AI in Tertiary Education: National Centre for AI launched today

April 27, 2021

Welcomed by multinational tech companies, a national centre for AI in tertiary education has been launched by Jisc and supported by universities and colleges throughout the UK

AI in Tertiary Education

The initiative – which has been welcomed by global technology companies including Amazon Web Services, Google, and Microsoft – is led by the education and technology not-for-profit, Jisc, and supported by innovation-focused universities and colleges throughout the UK. It will initially be staffed by a dedicated team of seven AI experts, plus consultants and partners from industry and education. 

The National Centre supports the government’s AI Strategy, which the digital secretary, Oliver Dowden, announced in March, saying: “Unleashing the power of AI is a top priority”. Yet while AI is predicted to increase our national GDP by 10.3% by 2030, and despite Office for Artificial Intelligence estimates that AI could boost productivity in some industries by 30%, a lack of investment in AI for education is endangering the UK’s global competitiveness. Nationally, we are yet to meaningfully embed technology within higher and further education.  

Jisc’s National Centre addresses this gap. Informed by the AI in tertiary education report into the current uses and impact of these technologies, the National Centre aims to deliver AI solutions at 60 colleges and 30 universities within five years.  

Jisc’s director of edtech, Andy McGregor, says: “Universities and colleges are at a critical juncture. COVID showed the possibilities technology offers in delivering courses remotely. AI offers the chance to help every student reach their highest potential by offering highly personalised education. However, this will only work if AI is used to augment the important role teachers play in education, and if ethics are at the forefront of implementing AI tools.”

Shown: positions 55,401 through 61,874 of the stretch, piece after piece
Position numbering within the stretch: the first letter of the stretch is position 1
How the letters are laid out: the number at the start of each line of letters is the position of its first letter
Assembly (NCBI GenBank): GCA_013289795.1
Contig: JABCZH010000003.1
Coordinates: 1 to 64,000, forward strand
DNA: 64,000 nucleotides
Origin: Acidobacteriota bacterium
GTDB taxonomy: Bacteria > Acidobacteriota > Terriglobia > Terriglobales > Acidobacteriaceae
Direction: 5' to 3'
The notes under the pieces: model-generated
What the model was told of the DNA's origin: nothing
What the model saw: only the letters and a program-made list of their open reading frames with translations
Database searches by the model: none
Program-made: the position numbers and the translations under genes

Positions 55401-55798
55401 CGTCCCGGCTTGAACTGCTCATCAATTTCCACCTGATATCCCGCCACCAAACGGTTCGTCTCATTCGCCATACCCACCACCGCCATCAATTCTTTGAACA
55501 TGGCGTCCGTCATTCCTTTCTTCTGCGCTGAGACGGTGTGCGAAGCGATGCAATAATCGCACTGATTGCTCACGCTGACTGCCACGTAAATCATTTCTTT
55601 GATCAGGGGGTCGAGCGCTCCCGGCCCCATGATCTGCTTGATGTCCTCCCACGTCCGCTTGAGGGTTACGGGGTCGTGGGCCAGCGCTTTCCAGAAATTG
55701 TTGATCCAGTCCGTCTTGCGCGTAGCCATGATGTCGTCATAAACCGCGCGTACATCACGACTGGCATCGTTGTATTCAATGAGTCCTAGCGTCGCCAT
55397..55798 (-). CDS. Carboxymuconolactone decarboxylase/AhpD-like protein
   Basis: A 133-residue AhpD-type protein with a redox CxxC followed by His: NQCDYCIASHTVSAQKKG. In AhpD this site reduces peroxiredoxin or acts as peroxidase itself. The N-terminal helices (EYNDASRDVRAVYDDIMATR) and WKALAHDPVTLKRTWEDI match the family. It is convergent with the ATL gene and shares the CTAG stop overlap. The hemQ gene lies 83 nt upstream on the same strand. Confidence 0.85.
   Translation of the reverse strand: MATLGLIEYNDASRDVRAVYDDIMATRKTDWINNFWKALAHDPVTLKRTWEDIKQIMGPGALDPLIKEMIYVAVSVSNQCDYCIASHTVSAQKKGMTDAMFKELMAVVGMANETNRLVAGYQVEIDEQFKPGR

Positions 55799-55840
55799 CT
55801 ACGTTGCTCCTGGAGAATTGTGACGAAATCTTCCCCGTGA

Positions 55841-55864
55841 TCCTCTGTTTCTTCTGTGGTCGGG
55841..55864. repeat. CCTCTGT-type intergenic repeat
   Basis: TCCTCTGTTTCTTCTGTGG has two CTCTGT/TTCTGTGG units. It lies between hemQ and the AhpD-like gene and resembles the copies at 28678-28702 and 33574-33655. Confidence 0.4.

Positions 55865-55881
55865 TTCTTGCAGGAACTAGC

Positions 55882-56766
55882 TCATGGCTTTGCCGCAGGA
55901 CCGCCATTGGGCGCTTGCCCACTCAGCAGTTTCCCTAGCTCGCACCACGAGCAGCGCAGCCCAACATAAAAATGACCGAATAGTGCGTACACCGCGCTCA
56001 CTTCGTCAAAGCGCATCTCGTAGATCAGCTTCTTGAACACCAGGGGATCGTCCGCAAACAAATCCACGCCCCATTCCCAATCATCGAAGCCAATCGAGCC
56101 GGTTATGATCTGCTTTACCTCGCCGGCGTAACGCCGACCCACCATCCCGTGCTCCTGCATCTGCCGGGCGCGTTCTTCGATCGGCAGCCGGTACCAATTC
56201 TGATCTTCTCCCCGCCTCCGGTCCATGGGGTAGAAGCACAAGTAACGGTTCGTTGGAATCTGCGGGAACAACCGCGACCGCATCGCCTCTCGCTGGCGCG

The National Centre for AI in Tertiary Education will identify effective AI solutions, measuring them against its ethical framework, and testing how they improve learner experiences. The Centre will also develop new AI solutions, and build systems to both support teaching staff and reduce the burden of admin. Its main aim is to ensure AI is used in ways that augment teachers’ skills and supports human-led education by developing staff skills and confidence in using AI tools. To achieve this, a team of Jisc consultants will provide on-the-ground support, helping to install AI solutions in universities and colleges, and training staff to use these to bolster their teaching practice.  

Rose Luckin, professor of learner-centred design at University College London, comments: “AI is full of promise, but that promise will not be realised unless government, educators, experts and businesses work collaboratively to harness its potential. Now is the moment to accelerate AI adoption in tertiary education, and I’m very excited by the prospect of a National Centre in this field.”  

The AI in tertiary education report highlights AI-driven services currently used at pioneering institutions – such as Bolton College’s digital assistant, Ada, which supports students by offering tailored responses to their questions. Keen to share this technology and develop its capabilities, Bolton’s information learning technology manager, Aftab Hussain, says: “Jisc’s National Centre for AI in Tertiary Education will be essential, sharing information, advice and guidance, and establishing an ethical framework with the sector that could guide the design, management and use of AI products and services. 

“Agility and flexibility are no longer optional in education,” Hussain adds. “Developing our use and understanding of AI will only aid our journey to a more inclusive experience.”  

Jisc’s CEO, Dr Paul Feldman says: “This unique and collaborative venture combines Jisc’s expertise in technology-enhanced education with insights from our college and university members, and support from the world’s leading technology solutions providers. The potential is huge, reimagining how future generations are taught, and preparing students to make the most of the advanced technologies around us.”